Recently, on my Neighborhood App, a woman related the story of driving with out of state plates on her car and having a man in another vehicle roll down his window and scream, “Go home!” Then others with similar experiences shared theirs on the app. It was everything from experiences like hers to seeing signs stating that Idaho is full. I do not condone any of this, but as a fifth generation Idahoan, I do understand the frustration. I am going to attempt to explain some of the things that come to mind, but my native friends, help me out if I forget anything. My intention is not bash newcomers, but it is to provide perspective.


  1. It is bad form to move somewhere and immediately start telling us that we’re doing it wrong. We get really tired of hearing about how we should do things like they do in California, Oregon, Washington, Utah, Colorado, or fill in any other state that people are moving here from. If things were so great there, why did you move to Idaho?

  2. We are growing faster than our infrastructure can realistically handle. I don’t think there is any state in the country that could. It would be a huge help if people moving in could help us out. Before you got here, our schools were not crowded, our housing prices were not at all time highs and our property taxes were low, our backyards were bigger and did not have three story apartment complexes or massive retail outlets butted up against them, we could get from one end of the valley to the other in 15-20 minutes, and our local and state offices were not swamped. None of us like to pay more in taxes or fees, but something has to give. facebook house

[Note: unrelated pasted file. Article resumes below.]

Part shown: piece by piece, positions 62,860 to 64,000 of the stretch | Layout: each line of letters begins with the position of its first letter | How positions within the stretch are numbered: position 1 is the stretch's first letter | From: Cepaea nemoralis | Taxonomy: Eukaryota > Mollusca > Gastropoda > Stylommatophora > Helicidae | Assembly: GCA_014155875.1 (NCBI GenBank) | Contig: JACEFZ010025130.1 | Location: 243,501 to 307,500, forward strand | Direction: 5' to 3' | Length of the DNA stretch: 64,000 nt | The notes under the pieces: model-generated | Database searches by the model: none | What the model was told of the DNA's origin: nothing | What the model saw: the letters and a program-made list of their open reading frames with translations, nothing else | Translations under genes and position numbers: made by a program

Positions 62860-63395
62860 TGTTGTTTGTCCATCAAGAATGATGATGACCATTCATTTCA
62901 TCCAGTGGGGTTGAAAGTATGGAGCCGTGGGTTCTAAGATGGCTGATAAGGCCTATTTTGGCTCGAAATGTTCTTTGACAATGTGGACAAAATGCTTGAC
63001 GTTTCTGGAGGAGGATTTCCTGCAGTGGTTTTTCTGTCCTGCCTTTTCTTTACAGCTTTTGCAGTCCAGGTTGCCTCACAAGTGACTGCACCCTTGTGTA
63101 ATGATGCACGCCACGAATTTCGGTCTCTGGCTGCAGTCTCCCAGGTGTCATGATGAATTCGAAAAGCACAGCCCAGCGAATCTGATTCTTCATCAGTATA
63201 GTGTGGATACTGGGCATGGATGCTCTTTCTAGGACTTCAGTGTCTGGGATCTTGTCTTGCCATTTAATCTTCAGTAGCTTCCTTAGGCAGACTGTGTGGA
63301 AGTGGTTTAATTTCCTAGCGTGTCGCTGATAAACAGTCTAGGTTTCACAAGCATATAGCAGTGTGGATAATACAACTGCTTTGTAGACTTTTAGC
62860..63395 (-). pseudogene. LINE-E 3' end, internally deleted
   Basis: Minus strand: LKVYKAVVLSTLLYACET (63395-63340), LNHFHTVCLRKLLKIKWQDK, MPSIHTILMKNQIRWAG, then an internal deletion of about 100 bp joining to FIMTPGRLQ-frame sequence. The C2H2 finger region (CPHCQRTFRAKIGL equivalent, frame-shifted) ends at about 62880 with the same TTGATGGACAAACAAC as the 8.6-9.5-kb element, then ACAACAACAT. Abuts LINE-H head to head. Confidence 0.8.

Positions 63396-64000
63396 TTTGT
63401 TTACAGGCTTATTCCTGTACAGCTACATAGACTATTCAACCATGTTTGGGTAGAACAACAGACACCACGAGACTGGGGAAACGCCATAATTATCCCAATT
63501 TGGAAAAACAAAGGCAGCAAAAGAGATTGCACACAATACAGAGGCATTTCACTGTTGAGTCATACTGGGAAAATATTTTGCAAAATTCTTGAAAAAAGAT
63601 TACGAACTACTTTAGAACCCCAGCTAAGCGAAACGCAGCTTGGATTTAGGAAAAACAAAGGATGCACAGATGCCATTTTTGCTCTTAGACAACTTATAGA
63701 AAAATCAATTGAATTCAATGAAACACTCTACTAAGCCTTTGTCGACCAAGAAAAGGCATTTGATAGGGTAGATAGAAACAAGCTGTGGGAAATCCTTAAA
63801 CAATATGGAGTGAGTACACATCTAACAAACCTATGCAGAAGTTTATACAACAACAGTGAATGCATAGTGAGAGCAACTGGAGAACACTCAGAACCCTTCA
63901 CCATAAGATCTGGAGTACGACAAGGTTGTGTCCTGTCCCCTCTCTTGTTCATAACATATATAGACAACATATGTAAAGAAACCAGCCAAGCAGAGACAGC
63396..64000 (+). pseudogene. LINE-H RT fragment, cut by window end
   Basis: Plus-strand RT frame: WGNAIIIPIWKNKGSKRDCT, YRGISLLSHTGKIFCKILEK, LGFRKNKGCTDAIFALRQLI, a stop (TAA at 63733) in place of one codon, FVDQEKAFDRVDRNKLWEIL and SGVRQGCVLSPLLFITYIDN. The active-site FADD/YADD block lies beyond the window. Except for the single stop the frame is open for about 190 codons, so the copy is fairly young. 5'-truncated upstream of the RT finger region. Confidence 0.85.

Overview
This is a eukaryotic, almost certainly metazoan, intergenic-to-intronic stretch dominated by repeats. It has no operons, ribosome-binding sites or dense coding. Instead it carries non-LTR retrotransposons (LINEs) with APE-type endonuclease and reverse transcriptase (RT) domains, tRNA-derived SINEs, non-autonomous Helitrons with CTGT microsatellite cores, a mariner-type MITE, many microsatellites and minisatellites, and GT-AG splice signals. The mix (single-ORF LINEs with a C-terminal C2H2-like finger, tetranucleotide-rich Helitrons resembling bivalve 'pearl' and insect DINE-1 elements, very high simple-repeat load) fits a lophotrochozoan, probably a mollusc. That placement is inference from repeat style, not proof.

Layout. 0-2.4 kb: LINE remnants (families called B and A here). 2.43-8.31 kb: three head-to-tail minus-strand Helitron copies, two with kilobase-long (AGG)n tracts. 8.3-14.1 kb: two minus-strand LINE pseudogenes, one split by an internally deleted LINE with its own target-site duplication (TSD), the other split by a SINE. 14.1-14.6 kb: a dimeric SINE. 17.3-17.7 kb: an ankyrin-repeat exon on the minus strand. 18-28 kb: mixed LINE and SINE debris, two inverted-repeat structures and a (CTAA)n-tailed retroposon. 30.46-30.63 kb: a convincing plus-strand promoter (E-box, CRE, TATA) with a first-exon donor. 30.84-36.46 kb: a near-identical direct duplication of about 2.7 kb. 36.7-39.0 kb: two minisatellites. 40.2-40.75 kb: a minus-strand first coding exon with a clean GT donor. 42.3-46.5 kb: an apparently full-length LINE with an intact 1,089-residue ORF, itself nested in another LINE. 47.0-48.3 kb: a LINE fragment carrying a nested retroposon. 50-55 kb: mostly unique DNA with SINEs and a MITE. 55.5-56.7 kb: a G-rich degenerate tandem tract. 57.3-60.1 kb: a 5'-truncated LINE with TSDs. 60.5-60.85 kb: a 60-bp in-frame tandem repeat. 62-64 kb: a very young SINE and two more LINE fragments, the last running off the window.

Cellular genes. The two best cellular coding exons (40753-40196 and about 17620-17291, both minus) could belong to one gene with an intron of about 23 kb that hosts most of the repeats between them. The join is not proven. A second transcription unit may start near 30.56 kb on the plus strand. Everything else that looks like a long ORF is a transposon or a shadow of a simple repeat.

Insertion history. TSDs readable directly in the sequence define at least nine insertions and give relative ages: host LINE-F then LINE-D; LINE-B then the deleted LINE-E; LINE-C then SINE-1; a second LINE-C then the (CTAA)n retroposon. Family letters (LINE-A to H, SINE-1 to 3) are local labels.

3. Please don’t assume because I’m a native Idahoan that I am a Republican.  Believe it or not, Idaho used to have checks and balances in our state government. I grew up knowing Cecil Andrus as my Governor. He is widely considered as one of the best we’ve had. If you’ve experienced Idaho at all, then you’ve been in the areas that Frank Church protected when he was in Congress. Of course, there were many others, but the point is, not all Idahoans are Republicans. As a teacher, I meet many people moving in from out of state, and it’s always a difficult conversation when assumptions are made about my political affiliations and beliefs. And just to add, I'm not a Mormon, Redneck, or NRA member, but I am educated, well-traveled, and I come from a hunting family who believes in gun control. In short, you know what they say about assuming.

  4. Just because you own a four-wheel-drive or all-wheel-drive does not mean you can drive on icy roads. Slow down and know that regardless of your vehicle, driving on snowy or icy roads is different and requires skill and patience.


I realize I am not talking to all the people moving in to our state, just like it is not all Idahoans who are driving around screaming at people or putting signs in their windows. Moving to a new place is hard, and dealing with change in a place that you’ve spent your entire life in is hard too. Perhaps if both sides were just a little more understanding, we could grow the perfect place to live together.   

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